Given that most people do not have advanced degrees in mathematics or the sciences, debates and discussions surrounding evolution and creationism appear in the public square in the form of competing metaphors, similes, and extended analogies.
In other words, we use metaphors, similes, and extended analogies to simplify and grasp issues that might be otherwise inaccessible to us.
Hence we can keep a look-out for the ways in which our use of language, especially metaphorical language, frames and structures discussions of evolution and creationism.
Today’s metaphor comes from the end of chapter 4 of Charles Darwin’s Origin of Species (1859), and concerns Darwin’s description of life as “a great tree.”
A tree or plant that confers long, or even eternal, life upon those who eat of it has long associations in Western cultural history—going back, in Mesopotamia, to the Epic of Gilgamesh, and in the Levant, to the Book of Genesis (2:9).
In the New Testament, the writer of Revelation makes a promise, in the voice of Jesus, to persecuted Christians:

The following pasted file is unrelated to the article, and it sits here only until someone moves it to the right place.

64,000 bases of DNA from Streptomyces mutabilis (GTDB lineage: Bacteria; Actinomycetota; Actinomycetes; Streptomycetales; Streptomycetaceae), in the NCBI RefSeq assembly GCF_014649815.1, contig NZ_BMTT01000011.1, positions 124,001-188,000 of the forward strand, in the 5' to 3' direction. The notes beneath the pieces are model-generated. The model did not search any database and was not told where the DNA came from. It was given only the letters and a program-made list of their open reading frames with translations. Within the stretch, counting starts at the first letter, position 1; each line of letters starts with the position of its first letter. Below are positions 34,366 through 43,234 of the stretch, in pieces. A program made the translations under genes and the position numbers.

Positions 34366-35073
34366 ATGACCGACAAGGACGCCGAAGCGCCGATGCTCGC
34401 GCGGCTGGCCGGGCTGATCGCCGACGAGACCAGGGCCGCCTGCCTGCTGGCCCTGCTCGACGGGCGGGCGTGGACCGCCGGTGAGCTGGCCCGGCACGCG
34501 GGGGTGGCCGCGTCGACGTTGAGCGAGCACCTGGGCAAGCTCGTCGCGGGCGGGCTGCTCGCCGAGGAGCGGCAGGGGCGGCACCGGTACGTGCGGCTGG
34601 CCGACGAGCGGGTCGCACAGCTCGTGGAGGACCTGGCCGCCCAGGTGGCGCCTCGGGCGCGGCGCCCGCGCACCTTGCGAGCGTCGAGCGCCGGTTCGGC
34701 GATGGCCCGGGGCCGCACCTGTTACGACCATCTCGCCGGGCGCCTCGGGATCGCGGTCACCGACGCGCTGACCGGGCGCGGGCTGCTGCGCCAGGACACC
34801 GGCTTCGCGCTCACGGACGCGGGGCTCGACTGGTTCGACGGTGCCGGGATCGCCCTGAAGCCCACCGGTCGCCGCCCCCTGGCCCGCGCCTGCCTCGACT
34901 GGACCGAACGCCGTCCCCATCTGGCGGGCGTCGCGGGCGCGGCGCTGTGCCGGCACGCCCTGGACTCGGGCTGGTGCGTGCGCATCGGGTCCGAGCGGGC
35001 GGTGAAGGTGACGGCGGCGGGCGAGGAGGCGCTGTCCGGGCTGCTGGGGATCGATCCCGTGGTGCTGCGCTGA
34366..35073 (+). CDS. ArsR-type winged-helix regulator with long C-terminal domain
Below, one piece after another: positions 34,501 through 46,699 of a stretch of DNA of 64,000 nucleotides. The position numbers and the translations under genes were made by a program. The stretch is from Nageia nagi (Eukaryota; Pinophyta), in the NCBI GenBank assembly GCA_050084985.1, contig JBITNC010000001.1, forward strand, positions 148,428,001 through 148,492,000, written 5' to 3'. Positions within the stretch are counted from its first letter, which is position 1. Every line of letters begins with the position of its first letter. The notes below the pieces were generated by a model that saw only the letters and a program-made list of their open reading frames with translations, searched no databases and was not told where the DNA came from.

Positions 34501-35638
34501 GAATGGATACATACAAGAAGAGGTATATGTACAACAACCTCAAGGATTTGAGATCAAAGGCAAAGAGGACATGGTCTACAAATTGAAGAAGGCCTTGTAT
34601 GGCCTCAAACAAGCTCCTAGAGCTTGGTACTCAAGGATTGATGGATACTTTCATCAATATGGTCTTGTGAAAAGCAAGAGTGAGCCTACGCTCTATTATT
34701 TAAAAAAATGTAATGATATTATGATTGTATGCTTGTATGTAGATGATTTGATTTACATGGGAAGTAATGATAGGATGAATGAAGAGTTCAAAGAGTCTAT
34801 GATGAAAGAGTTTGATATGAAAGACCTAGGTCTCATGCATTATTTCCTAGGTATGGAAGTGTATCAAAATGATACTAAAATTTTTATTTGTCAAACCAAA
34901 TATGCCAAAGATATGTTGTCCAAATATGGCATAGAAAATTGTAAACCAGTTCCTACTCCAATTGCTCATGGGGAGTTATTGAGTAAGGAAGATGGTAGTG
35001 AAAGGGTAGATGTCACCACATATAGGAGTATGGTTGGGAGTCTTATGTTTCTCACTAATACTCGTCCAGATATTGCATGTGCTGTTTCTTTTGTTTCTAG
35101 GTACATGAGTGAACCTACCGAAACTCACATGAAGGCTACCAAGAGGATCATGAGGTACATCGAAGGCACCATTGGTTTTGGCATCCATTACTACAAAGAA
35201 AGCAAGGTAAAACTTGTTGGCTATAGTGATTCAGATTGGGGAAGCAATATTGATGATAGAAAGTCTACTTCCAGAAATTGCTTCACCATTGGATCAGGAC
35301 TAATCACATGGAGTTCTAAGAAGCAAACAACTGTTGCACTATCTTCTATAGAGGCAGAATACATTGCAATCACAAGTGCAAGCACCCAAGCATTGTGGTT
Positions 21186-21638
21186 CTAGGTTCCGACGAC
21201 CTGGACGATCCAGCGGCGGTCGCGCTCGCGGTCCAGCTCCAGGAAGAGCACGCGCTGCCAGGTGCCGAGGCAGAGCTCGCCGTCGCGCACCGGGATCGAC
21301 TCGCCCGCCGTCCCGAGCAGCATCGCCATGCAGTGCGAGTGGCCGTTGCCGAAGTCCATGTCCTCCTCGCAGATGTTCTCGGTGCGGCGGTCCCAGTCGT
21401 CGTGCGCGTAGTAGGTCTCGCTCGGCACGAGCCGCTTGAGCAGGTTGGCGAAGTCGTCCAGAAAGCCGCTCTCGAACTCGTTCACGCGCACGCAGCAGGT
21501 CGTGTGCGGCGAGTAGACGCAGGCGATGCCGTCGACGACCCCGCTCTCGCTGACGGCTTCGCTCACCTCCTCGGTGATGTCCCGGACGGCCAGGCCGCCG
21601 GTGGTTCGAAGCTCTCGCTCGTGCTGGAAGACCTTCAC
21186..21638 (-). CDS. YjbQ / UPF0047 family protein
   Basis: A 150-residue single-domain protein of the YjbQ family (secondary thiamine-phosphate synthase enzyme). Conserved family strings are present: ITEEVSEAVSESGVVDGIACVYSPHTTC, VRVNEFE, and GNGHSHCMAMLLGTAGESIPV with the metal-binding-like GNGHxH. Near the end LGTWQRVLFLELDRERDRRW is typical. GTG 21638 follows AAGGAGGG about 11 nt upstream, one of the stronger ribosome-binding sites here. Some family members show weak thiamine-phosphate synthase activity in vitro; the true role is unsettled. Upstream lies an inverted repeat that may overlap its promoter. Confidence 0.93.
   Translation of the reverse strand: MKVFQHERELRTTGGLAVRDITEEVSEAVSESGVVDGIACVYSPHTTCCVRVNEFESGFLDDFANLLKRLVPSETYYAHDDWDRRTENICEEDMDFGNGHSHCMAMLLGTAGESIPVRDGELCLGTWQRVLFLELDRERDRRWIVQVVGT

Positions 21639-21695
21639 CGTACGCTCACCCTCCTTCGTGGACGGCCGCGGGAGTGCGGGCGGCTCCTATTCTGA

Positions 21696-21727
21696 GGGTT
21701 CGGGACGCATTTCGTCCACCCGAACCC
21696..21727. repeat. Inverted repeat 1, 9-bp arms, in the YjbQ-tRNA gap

To him that overcometh will I give to eat of the tree of life, which is in the midst of the paradise of God. (2:7)
In all cases in ancient Western literature, access to life-giving plants or a “tree of life” is allusive. The tree of life is not something that one is a part of, or embedded in, but something to which one is outside of, and strives toward, in the hope of gaining its fruit.
It is thus ironic that Charles Darwin’s metaphor of life as a “great tree” should be built on death and mass extinction, and implicitly embed humans, whether we like it or not, into one of its branches.
Darwin’s metaphor of life as a “great tree” thus marks a stark break from traditional Western cultural and religious associations of trees with life.
But Darwin’s extended analogy of life on earth with a great tree is extraordinarily beautiful, arguably the most beautiful passage in all of his Origin of Species, and Darwin even suggests that the simile so closely matches the actual reality of things that it should be taken literally; that is, as the substantial truth regarding the way things really are. Here’s Darwin’s passage in full: